The idea that there is infinite choice can “stop you from being in the moment and working on what you’ve got,” says Dr Mutanda. “Going from one person to another ends up in a misery cycle.”

Dr Jacobson believes that the “I’m happy but I could be happier” mantra is not as gendered as the general public may believe. Both psychologists have stated this happens to both men and women; whether they are getting their heart broken or doing the breaking.

“Always seeking the possibility of better is problematic because it’s the same as looking for another person to complete you and add meaning to your life. The best relationships happen when you’re at ease and peace with each other and accept and love yourself” says Dr Jacobson.

But this can only occur when you’re emotionally mature and in tune with yourself. Dr Mutanda says this has nothing to do with age, as you can have an incredibly mature 25 year old versus an immature 55 year old, due to differing life experiences. “The biggest gift you can give yourself is knowing who you are. When you don’t know who you are, you are chasing everything around and that’s when you’re not satisfied because you don’t know what happy means to you”.

The beginning of a new romance is an exciting time, but there will come a point when the excitement starts to wear off.

“The honeymoon period is a literal chemical high where you can’t see any flaws and when this period is over, you start to see the differences,” says Dr Mutanda. There is nothing wrong with seeing differences or having conflicts, but it’s how you deal with the disagreements.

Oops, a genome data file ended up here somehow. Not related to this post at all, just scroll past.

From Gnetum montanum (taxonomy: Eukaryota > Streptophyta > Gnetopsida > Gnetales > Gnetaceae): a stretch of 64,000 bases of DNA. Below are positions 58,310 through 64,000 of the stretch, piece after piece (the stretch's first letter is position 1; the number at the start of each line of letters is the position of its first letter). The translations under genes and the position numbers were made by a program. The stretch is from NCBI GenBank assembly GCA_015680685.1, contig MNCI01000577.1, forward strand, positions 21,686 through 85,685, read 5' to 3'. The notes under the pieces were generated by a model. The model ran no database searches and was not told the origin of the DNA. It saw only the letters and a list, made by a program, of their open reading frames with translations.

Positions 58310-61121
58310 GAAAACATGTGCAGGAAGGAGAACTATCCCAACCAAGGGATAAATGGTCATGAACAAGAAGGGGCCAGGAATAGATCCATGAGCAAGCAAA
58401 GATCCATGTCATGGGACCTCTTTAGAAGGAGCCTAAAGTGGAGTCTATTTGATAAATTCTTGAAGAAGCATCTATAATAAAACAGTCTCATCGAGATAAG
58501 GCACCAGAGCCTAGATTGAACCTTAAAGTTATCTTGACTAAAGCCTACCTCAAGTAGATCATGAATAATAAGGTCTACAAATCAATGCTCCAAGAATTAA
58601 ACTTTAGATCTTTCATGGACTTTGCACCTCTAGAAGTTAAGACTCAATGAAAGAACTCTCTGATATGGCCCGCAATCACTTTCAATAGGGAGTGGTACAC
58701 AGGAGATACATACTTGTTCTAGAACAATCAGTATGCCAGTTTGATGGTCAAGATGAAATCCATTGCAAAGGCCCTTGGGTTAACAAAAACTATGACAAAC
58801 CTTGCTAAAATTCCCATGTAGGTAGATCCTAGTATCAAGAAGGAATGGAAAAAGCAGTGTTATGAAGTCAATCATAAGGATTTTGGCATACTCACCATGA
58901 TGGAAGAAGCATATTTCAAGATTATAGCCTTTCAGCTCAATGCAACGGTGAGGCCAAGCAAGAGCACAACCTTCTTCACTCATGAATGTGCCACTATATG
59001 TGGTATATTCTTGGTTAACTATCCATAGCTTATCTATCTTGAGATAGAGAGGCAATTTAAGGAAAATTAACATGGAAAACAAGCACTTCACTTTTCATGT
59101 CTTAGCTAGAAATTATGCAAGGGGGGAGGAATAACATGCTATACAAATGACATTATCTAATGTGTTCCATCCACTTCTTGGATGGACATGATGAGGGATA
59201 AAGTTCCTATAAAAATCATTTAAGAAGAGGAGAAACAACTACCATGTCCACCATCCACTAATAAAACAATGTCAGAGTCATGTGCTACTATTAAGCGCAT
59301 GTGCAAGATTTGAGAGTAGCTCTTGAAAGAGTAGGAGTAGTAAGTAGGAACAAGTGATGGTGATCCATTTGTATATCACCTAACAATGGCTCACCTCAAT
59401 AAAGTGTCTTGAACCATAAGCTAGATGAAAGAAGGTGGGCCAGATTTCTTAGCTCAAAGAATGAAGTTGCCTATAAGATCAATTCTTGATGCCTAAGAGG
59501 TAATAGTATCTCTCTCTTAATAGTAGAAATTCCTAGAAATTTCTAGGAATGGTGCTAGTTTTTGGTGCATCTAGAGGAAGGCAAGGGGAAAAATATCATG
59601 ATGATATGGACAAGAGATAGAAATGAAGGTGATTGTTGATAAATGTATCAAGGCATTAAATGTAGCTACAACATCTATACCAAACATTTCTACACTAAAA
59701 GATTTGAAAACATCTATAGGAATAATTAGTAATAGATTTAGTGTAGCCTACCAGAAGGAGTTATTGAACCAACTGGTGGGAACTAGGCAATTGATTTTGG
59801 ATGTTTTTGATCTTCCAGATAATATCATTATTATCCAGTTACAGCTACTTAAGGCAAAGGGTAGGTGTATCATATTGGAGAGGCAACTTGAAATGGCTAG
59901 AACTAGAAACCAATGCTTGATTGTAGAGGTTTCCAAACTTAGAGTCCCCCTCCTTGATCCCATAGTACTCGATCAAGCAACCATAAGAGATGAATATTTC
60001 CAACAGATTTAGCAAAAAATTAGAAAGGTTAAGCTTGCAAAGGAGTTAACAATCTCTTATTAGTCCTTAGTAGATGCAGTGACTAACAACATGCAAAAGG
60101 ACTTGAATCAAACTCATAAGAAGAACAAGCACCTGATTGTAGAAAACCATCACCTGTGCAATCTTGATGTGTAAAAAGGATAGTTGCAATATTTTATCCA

So what can couples do after the honeymoon period is over - whether it’s a ‘Love Island’ two week situation or after two years? 

“Know how to communicate with your partner. Saying ‘I hate you’ is an insult in comparison to saying ‘I didn’t like how you spoke to me’. As long as you can pay five compliments to every criticism, then it’s a sign it’s a good relationship for you that could be meaningful” advises Dr Mutanda.

However, if concerned about keeping the spark going after a period of time when your significant other doesn’t feel as shiny and new, being responsive to your partners needs and asking what they desire is a good way in reintroducing the initial attraction. “That means getting off your smart phone and listening to each other. This makes your partner feel cared for. Make an effort to be intimate outside of the bedroom like holding hands, kissing each other or having a laugh together. This builds deeper intimacy and desirability.” 

But when a partner is normalised in your life and routine, it’s also important to schedule time together advises Dr Jacobson. “Internally working at something will be more time and emotionally consuming than the alternative of finding someone else but it will be more worth it. Therefore nurturing your relationship in a healthy way, whether it’s couples therapy or going on a retreat or just setting out specific time together facilitates deeper feelings”.